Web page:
THE WHITE HOUSE
Office of the Press Secretary
|For Immediate Release
||June 22, 1999
REMARKS BY THE PRESIDENT
TO THE KFOR TROOPS
Skopje, Macedonia Airport
5:43 P.M. (L)
THE PRESIDENT: Thank you very much, General Clark, General
Jackson, General Craddock, Colonel Ingram; ladies and gentlemen of the United
States military. And as nearly as I can tell, we've got a few of our British
counterparts back there, and at least two Spanish officers over here
And I just want to say, first of all, I am proud to have the
soldiers, the Marines, the airmen and women, the Naval forces of the United
States of America serving in NATO. I am proud that we're part of KFOR. I'm
proud that we're serving under an able commander like General Jackson. I am
proud of Wes Clark.
You know, General Clark and I went through the agony of Bosnia
together. He lost three good friends, who fell of a mountain because Mr.
Milosevic wouldn't let them take the safe road to try to negotiate a peace.
And we watched for four years while reasoned diplomacy tried to save lives,
and a quarter of a million people died and two and a half million refugees
were created before NATO and our friends on the ground in Croatia and Bosnia
forced a settlement there and ended the horror there.
This time, we didn't wait. And it took 79 days, but that's a lot
better than four years. And I hope the people of the world, when they see
these horrible, horrible stories coming out, the mass graves and all of that,
just imagine what it would
have been like if we had stepped to the side and not done what we
did for the last three months.
I hope to the day you die, you will be proud of being a
part of the nation and a democratic alliance that believes that
people should not be killed, uprooted or destroyed because of
their race, their ethnic background or the way they worship God.
I am proud of that, and I hope you are. (Applause.)
Let me also say to you that I just came from one of our
refugee camps, and there are a lot of grateful people there. But
you and I know that there's a lot to be done yet, and General
Jackson's got a big job. And the United States is proud to be
doing our part to help our allied efforts succeed there. We must
not have one conflict and roll back ethnic cleansing and then
lose the peace because we don't do every last thing just as we're
supposed to do it.
So the whole credibility of the principle on which we
have stood our ground and fought in this region for years and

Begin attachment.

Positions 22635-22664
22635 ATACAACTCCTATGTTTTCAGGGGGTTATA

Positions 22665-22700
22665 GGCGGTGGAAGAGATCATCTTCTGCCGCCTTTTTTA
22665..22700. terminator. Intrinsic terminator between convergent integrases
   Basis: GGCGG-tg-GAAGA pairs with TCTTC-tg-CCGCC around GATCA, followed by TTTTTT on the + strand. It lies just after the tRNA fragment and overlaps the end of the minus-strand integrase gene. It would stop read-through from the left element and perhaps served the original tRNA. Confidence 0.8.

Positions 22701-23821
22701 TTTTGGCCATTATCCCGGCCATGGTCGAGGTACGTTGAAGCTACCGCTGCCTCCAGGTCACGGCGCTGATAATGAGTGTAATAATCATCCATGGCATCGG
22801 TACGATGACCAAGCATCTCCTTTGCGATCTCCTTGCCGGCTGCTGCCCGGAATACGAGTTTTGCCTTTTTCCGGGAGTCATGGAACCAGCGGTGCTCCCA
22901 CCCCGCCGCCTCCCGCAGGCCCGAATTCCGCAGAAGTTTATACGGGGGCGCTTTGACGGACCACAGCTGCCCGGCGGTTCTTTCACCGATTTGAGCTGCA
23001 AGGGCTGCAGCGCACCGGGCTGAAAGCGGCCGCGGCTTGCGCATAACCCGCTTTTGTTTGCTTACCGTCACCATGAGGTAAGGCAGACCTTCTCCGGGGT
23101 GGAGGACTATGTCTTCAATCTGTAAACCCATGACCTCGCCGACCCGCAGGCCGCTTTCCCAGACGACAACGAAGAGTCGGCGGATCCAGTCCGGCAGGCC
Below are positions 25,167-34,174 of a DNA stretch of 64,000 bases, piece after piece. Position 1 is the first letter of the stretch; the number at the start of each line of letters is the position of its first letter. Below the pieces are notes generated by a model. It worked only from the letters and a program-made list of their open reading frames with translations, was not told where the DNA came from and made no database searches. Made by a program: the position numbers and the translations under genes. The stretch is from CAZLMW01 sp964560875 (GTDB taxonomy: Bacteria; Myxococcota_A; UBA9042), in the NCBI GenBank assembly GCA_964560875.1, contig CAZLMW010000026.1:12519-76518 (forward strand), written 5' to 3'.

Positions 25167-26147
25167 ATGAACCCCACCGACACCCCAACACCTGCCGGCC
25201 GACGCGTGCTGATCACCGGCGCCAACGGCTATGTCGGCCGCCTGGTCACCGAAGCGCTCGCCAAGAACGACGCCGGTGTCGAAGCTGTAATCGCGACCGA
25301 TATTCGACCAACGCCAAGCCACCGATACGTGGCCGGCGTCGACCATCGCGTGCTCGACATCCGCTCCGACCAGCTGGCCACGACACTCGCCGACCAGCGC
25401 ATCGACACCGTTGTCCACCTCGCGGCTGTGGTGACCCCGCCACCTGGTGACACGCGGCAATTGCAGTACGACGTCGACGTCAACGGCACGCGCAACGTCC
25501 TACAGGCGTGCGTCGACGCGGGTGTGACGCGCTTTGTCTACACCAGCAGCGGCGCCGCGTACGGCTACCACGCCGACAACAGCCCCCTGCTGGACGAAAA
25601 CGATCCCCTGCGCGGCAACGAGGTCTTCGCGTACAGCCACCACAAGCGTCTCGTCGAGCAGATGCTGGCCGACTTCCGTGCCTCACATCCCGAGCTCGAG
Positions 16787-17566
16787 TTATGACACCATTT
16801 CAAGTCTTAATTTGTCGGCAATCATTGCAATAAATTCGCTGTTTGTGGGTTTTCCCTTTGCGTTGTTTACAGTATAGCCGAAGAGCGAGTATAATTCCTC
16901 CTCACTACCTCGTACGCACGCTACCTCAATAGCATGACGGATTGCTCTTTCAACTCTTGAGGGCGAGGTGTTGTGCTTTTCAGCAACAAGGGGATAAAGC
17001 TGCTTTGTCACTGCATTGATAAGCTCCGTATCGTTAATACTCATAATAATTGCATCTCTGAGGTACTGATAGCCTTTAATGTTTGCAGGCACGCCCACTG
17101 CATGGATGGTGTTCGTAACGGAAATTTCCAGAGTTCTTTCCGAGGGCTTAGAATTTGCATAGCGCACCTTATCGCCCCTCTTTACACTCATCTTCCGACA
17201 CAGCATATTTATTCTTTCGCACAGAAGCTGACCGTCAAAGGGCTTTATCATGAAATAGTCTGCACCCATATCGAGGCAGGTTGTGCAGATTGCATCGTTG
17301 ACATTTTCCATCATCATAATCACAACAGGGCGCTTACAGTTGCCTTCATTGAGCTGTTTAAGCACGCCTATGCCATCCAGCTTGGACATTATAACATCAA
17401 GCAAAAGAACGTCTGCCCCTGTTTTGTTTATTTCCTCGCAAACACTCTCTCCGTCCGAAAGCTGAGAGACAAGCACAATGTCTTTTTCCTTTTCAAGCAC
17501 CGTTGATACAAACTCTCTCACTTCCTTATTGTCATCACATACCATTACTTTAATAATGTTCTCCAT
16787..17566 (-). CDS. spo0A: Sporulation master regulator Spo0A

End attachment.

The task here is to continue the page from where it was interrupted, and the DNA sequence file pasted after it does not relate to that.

years now -- that here, just like in America, just like in Great
Britain, people who come from different racial and ethnic and
religious backgrounds can live together and work together and do
better together if they simply respect each other's God-given
dignity -- and we don't want our children to grow up in a 21st
century world where innocent civilians can be hauled off to the
slaughter, where children can die en masse, where young boys of
military age can be burned alive, where young girls can be raped
en masse just to intimidate their families -- we don't want our
kids to grow up in a world like that.
Now, what it rides on is not the precision of our
bombs, not in our power to destroy, but your power to build --
and to be safe while you're doing it and to protect the ethnic
Kosovar Albanians and the ethnic Serbs alike. As long as they
are innocent civilians, doing nothing wrong, they're entitled to
protection. And to try to show by the power of your example, day
in and day out, those of you that are going into Kosovo, that
people can lay down their hatreds.
You need to think about telling your family stories.
You need to think about how we can help these people get over
this awful, grievous thing. I saw a lot of little kids just a
few minutes ago with a lot of hurt and terror and loss in their
eyes. So you've got a big, big job left.
It is not free of danger, it will not be free of
difficulty. There will be some days you wish you were somewhere
else. But never forget if we can do this here, and if we can
then say to the people of the world, whether you live in Africa,
or Central Europe, or any other place, if somebody comes after
innocent civilians and tries to kill them en masse because of
their race, their ethnic background or their religion, and it's
within our power to stop it, we will stop it.
And, by the way, look at Central Europe. These people
can live together and prosper together. That's what we're trying
to do. It can make a huge difference to our children in the new
century. It may mean that Americans will never have to fight
again in a big land war, because we just let things get out of
hand and out of hand and out of hand until everything blew up and
there was nothing else that could be done about it. This is very
And, again, I say I hope you will always be proud of
it. I hope you know how proud that I and the American people are
of you. Thank you and God bless you. (Applause.)
END 5:49 P.M. (L)